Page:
The 4th of July

 I clearly remember the humidity on the hillside at the park,
the smell of the fresh cut grass, the anticipation of spending
45 minutes with the girl of the moment to watch the fireworks.

I called her the week before, her Dad answering the phone,
and he really sounded like he wasn’t ready for this call yet.

His little girl.

Already, the boys are coming.

But she took the phone from him, and I heard “Daa-aaad”.

A one syllable word that became three syllables.

I tried to be confident when I asked if she would like to meet
me at the park to watch the fireworks.

I tried to recover when she said “Yes”.

“Ahhh… great! Will see you on the hill at dusk… thanks!”

And she came. She looked amazing, her smile was my dream,
teeth brilliant white, a coral-colored halter top, high waisted bell
bottom jeans, earth shoes, and she smelled just like lemons.

I waved to her across the way and was overwhelmed when she
met my gaze and waved back with a laugh.

I spread out the old blanket that my mom washed for us to sit on.

Mom made sure to use fabric softener so it would smell great,
all the while not making a big deal of it so I wouldn’t be nervous.

But it was a big deal.

And I was nervous.

I went over to the park early to find a spot on the hill to spread
the blanket with great care. I wanted to choose the best view for
the fireworks.

I thought that this would be the thing, the thing that would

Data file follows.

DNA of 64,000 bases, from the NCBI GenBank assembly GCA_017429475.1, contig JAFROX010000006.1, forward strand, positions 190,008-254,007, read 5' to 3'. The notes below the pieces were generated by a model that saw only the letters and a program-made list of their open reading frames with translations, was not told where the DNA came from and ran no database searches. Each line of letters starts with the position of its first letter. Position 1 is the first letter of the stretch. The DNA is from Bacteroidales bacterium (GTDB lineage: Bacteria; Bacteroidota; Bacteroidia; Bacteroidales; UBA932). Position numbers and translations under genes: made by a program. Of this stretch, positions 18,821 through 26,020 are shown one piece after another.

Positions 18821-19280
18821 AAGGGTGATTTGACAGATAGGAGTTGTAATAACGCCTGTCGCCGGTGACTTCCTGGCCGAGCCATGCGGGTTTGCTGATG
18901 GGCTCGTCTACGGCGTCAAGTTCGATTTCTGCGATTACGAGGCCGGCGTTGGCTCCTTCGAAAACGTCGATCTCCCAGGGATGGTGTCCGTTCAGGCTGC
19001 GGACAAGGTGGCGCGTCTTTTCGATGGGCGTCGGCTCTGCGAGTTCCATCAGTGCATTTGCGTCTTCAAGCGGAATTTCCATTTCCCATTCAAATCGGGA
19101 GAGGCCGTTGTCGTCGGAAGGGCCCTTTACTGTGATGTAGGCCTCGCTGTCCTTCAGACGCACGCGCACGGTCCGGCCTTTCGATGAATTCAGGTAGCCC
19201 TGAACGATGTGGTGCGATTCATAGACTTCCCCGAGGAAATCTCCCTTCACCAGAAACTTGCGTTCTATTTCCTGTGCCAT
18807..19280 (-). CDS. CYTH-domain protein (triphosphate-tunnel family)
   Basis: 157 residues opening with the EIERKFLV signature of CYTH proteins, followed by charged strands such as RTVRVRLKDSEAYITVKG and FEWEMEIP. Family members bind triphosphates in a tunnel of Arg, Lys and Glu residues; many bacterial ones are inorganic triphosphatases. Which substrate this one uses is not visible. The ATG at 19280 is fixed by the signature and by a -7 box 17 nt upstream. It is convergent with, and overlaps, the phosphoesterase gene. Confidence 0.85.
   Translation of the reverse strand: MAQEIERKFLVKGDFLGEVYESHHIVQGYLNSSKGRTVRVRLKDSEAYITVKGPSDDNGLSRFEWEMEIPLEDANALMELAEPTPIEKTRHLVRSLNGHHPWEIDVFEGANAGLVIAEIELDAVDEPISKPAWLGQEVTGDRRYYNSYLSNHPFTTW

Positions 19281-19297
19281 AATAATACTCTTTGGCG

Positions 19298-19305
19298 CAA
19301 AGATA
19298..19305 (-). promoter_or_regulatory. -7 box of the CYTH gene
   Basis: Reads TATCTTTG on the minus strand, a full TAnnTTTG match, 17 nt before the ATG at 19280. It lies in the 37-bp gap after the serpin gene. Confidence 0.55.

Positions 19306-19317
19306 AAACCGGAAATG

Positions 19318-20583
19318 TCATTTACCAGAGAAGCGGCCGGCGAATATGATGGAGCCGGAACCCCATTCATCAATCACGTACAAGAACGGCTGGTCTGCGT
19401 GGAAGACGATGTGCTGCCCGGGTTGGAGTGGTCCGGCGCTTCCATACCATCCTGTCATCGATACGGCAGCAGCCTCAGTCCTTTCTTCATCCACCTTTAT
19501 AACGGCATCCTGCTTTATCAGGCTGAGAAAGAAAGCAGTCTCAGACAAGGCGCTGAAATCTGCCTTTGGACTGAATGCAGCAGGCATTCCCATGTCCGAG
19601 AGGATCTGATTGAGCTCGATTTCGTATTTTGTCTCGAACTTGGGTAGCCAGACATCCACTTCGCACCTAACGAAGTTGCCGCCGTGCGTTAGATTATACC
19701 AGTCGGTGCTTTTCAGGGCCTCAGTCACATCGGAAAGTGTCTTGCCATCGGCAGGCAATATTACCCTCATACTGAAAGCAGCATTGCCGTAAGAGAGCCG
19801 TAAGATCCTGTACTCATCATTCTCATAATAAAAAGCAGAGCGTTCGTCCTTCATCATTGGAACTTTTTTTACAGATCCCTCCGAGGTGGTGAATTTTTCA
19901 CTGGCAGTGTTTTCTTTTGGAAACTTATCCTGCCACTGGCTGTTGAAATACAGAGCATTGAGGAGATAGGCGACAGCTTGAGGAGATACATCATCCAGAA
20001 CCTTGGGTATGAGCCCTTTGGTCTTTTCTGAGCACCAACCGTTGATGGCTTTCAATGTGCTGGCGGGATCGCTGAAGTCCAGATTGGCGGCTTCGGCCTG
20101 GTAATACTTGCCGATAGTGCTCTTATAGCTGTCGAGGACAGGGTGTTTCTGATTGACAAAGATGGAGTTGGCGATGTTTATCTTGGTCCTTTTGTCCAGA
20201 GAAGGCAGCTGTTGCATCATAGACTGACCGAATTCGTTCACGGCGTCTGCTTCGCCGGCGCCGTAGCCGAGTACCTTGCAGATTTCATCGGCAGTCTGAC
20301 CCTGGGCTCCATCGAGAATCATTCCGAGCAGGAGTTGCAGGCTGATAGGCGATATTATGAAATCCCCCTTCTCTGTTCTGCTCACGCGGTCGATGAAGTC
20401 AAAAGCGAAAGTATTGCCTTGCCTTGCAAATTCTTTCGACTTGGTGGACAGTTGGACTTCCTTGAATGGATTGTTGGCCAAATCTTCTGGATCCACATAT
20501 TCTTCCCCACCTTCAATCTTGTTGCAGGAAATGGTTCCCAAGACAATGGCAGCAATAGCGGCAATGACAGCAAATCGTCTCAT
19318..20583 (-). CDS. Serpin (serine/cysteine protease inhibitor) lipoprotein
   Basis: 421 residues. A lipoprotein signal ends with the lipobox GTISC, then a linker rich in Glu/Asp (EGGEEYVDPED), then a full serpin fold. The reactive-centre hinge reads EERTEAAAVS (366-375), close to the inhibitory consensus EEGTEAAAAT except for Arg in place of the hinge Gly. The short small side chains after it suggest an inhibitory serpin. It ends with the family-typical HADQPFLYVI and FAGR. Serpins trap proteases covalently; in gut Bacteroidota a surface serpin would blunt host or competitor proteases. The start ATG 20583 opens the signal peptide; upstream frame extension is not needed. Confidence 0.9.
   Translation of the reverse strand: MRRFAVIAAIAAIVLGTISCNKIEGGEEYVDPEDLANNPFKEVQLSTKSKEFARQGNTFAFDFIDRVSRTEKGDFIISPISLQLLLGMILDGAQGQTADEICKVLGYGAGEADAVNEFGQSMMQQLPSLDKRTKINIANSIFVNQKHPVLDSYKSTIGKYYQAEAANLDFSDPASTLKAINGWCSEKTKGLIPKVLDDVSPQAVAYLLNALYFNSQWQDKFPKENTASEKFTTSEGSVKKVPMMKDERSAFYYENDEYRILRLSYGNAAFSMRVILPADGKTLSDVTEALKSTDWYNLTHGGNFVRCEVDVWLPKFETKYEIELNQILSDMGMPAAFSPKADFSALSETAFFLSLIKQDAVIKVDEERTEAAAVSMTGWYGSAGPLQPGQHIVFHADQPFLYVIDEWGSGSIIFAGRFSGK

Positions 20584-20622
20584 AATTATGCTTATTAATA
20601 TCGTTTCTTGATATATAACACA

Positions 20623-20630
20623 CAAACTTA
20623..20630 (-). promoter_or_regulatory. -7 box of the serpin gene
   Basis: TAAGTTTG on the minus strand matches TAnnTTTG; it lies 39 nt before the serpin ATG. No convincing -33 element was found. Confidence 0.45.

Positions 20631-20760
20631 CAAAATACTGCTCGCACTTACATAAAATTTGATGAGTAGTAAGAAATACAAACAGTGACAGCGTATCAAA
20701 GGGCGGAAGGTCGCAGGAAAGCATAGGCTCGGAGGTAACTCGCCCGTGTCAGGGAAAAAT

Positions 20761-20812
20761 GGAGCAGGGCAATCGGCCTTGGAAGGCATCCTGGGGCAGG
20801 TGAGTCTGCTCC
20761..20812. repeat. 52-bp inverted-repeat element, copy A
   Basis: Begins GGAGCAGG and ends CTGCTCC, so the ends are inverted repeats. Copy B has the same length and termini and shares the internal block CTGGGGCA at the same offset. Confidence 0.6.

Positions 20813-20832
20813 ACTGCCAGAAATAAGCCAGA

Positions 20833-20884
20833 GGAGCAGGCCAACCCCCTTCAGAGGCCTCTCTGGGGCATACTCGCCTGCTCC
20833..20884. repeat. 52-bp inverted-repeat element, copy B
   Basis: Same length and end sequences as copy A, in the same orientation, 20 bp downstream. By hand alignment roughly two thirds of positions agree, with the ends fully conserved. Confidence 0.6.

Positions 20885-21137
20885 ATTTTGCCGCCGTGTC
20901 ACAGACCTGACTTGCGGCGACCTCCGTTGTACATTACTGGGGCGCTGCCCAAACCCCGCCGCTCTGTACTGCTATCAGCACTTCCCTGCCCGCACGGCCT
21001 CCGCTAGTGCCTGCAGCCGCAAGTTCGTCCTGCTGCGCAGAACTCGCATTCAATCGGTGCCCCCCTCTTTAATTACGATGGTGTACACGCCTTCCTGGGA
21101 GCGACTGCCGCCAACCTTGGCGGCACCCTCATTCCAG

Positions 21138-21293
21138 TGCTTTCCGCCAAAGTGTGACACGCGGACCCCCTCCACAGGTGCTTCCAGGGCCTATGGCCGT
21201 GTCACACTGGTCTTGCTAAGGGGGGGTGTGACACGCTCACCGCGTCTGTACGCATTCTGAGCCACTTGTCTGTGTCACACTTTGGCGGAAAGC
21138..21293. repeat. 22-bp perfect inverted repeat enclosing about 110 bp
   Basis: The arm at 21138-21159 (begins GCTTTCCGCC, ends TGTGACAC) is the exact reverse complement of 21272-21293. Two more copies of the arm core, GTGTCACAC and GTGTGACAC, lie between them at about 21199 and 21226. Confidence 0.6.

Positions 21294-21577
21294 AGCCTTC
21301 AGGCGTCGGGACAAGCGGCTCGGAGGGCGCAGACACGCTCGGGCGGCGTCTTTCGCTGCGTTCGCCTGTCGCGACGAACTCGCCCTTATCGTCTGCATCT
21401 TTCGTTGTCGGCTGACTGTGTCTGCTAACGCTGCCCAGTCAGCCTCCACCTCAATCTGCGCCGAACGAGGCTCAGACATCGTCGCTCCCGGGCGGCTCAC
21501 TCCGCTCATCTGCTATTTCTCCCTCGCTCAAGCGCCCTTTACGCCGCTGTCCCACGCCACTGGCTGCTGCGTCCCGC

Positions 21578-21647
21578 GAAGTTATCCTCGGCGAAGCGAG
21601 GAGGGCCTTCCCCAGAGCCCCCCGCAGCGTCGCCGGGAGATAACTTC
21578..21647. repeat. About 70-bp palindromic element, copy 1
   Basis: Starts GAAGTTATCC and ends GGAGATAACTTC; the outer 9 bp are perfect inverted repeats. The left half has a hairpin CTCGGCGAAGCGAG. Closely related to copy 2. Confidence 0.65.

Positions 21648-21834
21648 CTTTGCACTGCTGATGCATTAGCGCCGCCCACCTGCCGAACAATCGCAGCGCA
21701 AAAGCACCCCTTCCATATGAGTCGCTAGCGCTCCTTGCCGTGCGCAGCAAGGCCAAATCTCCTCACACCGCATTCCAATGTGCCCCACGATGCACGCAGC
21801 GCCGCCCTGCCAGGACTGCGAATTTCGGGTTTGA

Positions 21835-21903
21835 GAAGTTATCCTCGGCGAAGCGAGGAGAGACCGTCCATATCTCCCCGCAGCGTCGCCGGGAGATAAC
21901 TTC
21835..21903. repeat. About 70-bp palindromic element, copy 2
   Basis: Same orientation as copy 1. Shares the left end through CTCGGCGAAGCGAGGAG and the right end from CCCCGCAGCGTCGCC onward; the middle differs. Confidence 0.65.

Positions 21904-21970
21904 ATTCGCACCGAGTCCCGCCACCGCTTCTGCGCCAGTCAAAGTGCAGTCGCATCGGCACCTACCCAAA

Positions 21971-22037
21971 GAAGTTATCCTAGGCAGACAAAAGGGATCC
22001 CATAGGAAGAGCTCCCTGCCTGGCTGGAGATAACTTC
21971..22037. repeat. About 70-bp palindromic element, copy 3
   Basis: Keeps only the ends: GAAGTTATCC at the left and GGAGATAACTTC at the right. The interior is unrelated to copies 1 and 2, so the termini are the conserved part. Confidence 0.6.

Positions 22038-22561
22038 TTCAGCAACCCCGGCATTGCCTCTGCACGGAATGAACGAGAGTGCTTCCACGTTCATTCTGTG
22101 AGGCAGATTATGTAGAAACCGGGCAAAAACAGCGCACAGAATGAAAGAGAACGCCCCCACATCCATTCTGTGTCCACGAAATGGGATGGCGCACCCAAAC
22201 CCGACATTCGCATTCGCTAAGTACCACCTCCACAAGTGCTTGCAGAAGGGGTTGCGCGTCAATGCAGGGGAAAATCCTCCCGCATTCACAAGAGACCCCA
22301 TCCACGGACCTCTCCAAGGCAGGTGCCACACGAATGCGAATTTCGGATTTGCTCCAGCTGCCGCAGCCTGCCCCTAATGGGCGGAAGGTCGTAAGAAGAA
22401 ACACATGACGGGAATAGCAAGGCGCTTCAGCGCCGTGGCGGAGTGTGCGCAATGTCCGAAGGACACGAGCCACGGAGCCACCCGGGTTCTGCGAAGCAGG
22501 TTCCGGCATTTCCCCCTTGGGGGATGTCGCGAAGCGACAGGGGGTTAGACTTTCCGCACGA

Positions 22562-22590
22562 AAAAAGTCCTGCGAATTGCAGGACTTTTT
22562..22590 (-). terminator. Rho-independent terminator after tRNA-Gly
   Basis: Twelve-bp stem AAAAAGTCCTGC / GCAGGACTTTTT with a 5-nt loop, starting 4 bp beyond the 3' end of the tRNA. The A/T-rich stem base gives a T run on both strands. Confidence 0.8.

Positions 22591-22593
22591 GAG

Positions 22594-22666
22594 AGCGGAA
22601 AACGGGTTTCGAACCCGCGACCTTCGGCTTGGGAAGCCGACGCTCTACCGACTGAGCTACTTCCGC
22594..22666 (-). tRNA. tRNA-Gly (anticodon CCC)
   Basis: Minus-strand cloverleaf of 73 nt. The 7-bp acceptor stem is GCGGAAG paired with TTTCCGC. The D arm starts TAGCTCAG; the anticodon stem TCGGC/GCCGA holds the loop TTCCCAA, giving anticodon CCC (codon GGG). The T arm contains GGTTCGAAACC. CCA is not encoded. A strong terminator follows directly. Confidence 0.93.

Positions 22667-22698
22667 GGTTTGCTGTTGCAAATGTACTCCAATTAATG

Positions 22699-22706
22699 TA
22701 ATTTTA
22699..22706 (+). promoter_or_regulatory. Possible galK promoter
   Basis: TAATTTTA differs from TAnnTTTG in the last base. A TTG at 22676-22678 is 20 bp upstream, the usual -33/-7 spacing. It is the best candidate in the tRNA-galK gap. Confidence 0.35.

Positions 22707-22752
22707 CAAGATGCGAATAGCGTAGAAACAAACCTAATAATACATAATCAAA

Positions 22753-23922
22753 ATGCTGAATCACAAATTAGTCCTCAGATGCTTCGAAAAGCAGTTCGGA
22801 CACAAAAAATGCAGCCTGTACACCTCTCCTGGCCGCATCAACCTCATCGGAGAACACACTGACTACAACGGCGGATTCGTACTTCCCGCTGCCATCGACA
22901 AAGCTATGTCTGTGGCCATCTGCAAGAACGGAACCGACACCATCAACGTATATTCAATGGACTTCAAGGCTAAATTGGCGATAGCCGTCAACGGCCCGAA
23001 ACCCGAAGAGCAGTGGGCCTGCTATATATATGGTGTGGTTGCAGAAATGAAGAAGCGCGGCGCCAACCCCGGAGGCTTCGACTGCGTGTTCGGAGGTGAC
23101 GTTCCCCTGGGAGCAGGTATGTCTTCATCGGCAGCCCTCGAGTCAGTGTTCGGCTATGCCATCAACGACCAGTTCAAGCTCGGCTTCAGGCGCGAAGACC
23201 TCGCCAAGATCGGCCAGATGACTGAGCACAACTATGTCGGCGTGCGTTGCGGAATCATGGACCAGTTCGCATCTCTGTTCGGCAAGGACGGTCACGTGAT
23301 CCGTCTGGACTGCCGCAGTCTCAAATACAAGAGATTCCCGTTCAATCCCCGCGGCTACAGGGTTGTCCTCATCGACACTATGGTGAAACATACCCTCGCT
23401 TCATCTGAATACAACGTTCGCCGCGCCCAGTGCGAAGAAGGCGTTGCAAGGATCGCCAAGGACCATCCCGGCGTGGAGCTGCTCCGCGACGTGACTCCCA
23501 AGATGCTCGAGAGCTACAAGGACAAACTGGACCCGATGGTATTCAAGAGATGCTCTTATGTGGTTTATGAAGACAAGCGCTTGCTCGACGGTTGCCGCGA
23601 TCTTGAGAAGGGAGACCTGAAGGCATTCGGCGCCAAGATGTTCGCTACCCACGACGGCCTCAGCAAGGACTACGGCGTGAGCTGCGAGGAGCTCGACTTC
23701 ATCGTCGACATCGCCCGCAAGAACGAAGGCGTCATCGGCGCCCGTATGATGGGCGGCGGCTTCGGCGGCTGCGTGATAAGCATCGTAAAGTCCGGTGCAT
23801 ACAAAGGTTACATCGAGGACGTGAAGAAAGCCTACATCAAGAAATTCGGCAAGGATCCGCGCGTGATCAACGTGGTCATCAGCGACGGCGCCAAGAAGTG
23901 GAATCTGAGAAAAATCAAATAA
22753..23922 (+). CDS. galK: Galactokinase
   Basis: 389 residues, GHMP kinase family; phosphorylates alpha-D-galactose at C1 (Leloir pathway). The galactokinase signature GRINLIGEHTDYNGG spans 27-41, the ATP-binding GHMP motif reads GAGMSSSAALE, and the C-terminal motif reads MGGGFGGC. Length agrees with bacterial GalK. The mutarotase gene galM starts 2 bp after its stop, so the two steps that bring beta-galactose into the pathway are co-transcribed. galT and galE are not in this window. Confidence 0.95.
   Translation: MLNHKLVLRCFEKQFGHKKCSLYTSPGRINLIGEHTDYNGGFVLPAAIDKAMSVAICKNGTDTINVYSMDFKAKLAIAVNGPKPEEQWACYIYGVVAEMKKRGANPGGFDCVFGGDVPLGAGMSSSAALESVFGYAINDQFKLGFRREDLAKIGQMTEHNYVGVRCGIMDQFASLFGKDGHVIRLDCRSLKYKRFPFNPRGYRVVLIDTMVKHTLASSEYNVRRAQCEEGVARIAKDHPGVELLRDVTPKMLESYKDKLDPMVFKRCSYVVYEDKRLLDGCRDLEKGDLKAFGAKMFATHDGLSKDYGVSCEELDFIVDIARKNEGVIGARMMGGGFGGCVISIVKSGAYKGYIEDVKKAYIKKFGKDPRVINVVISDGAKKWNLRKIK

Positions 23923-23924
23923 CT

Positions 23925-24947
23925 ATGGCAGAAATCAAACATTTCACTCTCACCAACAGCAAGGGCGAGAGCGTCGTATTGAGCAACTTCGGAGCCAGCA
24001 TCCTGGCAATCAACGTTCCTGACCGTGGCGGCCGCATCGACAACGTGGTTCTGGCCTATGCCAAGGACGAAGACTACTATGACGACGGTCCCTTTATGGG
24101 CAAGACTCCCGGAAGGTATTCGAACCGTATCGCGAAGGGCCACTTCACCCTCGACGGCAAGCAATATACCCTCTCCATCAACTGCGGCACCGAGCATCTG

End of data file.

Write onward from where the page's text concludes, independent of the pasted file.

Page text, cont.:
impress her enough to think I was cool enough to be with her.

And we spent a wonderful hour.

The whole hillside smelled like OFF Mosquito Repellant,
cigarettes, and freshly showered but now sweaty humans.

Fizz…THUMP…each of the fireworks rocketing into the sky,
everyone following the sparkling trail of light, anticipating
the wonderful explosion of color and pattern exploding
into the night sky.

Boom! And the smell of cordite became thicker and thicker
with each explosion.

I thought of all the colored bunting in the store windows
downtown, and all the flags flying beside everyone’s front
doors that lined the streets.

Then I thought about my grandfathers, in the trenches in
World War One, my dad in the second war that followed,
how their positions on the hillsides watching and anticipating
the next explosion was not experienced in the same way
as I am privileged to experience it on this night.

They endured unspeakable fear and uncertainty, physical
and mental hardship, so I, in this moment, can watch this
lovely girl watch amazing fireworks, laughing at each
explosion of light and sound.

The bunting on the storefronts shows their age, looking like
relics from another era.

And they may very well be just that.

But still, they show us who we are, their yellowed edges not
at all signs of being out-of-date or in ruin. But just how lasting
the victory can be.

How hopeful we can be that we are descended from people
of grit, determination, and commitment to each other.

She felt my eyes on her and turned to meet my gaze.

Then beaming turns back to the sound of the next explosion
so high in the night sky.

Thank you, grandpas, for fighting for me, for all of us, so we
could have this moment.

Her lips tasted like watermelon gum.